Some designers come up with an incredibly pretty GUI but have no understanding of what the user needs, or any real understanding of the product. We had a NAS once that would regularly stop serving files via SMB. I logged on to the web interface, and saw all sorts of pretty dials and bar graphs telling me everything from the amount of work being done by the CPU through RAM used, Storage space used, number of reads/writes to each disk, various internal temperatures right down to the fact that both PSUs were online. What it never warned me of though is that Samba had crashed. As it turned out Samba was more likely to crash if the storage was full, but I kept a network drive on Windows connected to one of the shares and noticed this.. I was not connected to the web interface.
The problem is that GUIs need to be designed by people who have a good concept of how the average user thinks (which tends to exclude programmers - no offence intended to anyone) but who also have a good idea of how the program or system should work. I'll admit that it can be difficult finding someone who has both of the above qualities but it is doable. Probably the best way to do it is simply talk to people who use your product. Find out what they need to know and provide it to them in a way they are happy with.
I know a lot of people don't like Apple, but I'd like to cite one of their products, Apple Remote Desktop, as an example of good user interface design. By default when you run it, you get a list showing the computers you are monitoring, their current status, their IP, who is logged on, the application that currently has focus and the version of OSX they are running. If you need more info,you double click on a computer. If you need to do something to one of the PCs, you can click one of the buttons on the toolbar, and drag the list of the computers you want that action performed on to the window that is shown.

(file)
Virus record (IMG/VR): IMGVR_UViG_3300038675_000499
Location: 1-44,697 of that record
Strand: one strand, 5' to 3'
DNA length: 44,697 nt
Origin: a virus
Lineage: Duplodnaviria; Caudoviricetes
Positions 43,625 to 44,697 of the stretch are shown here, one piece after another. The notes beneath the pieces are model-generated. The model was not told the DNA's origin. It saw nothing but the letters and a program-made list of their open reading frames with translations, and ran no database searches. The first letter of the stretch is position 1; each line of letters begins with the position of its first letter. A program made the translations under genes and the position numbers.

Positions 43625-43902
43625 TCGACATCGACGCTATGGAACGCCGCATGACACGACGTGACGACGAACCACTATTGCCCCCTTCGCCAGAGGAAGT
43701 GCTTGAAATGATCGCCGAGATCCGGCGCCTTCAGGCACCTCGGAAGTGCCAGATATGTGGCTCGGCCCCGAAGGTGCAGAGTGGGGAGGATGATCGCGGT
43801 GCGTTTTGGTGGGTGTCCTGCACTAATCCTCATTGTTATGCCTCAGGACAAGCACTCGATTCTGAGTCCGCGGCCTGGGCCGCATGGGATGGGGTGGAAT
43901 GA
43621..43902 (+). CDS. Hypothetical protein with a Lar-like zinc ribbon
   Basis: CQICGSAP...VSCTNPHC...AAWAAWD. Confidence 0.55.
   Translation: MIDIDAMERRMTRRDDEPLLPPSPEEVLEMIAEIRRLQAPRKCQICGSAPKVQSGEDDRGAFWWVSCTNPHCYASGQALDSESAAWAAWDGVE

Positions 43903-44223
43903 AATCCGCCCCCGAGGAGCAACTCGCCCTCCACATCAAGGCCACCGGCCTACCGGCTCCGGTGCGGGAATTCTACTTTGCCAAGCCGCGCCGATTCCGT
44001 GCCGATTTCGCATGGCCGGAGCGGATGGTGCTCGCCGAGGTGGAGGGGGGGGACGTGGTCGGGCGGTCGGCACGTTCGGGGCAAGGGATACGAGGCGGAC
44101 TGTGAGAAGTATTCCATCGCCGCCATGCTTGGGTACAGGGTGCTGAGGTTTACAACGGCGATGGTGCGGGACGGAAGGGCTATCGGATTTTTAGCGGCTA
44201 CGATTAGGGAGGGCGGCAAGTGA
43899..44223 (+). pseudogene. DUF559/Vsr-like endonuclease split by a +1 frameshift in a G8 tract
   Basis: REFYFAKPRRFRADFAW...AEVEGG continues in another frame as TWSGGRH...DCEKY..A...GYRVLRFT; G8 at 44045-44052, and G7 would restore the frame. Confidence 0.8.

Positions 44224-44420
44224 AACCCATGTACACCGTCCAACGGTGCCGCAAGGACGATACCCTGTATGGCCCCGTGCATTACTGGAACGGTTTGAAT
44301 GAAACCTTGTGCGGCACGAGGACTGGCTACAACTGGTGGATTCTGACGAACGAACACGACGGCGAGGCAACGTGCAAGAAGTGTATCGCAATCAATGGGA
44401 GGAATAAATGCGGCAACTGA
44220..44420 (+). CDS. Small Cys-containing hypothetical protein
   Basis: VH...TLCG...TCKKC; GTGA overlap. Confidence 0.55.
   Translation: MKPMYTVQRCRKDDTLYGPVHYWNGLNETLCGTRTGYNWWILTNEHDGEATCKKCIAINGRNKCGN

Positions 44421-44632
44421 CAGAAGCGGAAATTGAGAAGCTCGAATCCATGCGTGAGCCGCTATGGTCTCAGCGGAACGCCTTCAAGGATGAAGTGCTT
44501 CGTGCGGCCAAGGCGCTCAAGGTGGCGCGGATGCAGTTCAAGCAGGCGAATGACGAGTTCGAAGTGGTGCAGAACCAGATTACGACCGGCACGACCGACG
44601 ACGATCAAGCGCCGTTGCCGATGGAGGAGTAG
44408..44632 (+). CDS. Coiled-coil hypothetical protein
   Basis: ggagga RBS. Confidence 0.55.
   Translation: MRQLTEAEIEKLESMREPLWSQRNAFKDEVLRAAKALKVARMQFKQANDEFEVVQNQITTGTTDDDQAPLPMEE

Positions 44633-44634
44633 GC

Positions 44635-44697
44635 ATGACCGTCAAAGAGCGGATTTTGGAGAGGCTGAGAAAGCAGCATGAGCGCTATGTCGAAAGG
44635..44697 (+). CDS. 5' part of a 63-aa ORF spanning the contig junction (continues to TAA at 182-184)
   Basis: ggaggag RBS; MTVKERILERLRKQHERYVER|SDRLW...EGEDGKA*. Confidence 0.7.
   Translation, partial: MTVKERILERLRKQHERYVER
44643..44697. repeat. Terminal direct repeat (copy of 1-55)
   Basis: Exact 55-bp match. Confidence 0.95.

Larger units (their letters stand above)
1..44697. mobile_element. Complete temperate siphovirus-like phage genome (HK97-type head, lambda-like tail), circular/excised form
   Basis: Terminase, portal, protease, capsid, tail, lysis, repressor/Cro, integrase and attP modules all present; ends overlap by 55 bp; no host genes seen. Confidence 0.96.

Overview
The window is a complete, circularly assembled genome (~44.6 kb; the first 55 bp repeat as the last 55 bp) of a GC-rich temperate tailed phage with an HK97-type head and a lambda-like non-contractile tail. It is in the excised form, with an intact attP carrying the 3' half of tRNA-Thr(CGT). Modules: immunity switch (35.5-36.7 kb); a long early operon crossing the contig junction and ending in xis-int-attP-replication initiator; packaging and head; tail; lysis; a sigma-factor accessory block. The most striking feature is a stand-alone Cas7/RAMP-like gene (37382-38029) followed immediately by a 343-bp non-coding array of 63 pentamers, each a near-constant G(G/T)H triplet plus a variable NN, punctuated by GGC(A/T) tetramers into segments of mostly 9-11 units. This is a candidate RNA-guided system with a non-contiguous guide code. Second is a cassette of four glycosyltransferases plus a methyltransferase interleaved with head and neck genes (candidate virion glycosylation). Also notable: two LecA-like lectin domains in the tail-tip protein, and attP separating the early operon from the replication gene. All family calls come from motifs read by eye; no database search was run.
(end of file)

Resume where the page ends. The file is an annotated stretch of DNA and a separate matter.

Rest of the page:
A product like that is never going to be easy for beginners because a lot of what it does is built around using Unix scripts (so you do need some scripting knowledge), but the UI is (IMO) quite simple and very effective.
Odd that a survey taken on behalf of a company that sells Licence Management systems designed to avoid this sort of thing should conclude that other companies (presumably not using a Licence Management system to monitor this) are possibly violating their licences and risk legal action.
Re: uncritical acceptance?
You don't expect a Microsoft product to work with another Microsoft product out of the box, do you?
I just remember the amount of aggravation I had getting Entourage (included in Office 2008) to talk properly to our exchange server. Eventually, I gave up and just used OSX Mail, which actually worked brilliantly with exchange.
I also remember the pain I had getting my HTC Tytn II to connect to my PC when it was running Vista. After a fair amount of patching, it worked but I am surprised that as both products were out at roughly the same time that it didn't just work out of the box.
Or maybe Emma is quite large? :)
Re: re: hate for ID
Another point: It's perfectly possible to live in Britain and not own any form of ID whatsoever. It does impose certain limitations on your life, such as having to pay for everything in cash, but it is doable.
With a mandatory ID card, it would not be.
Typical Armericans really. You can show beheadings (or other violent acts) but as soon as someone says a word that might be in the slightest bit offensive, that's wrong.
Why do I say typical Americans? Remember the outcry when Janet Jackson dared to show a nipple (which was largely covered anyway) at the superbowl? Yet no outcry when American TV shows violence on TV shows, and even shows players getting injured in American Football.
Don't get me wrong. I like Americans. They can be an amazing people, but then they go and do something like this, and I don't recall Canadians doing it.
Sorry to have to say this, but the producer and director of the Doctor Who TV movie were British. Admittedly, I don't think they had a single clue what makes the series work, so ended up producing a generic actioner featuring a time traveller in a strange blue box (although he wasn't in that much) rather than what felt like Doctor Who.
Re: Here we go again...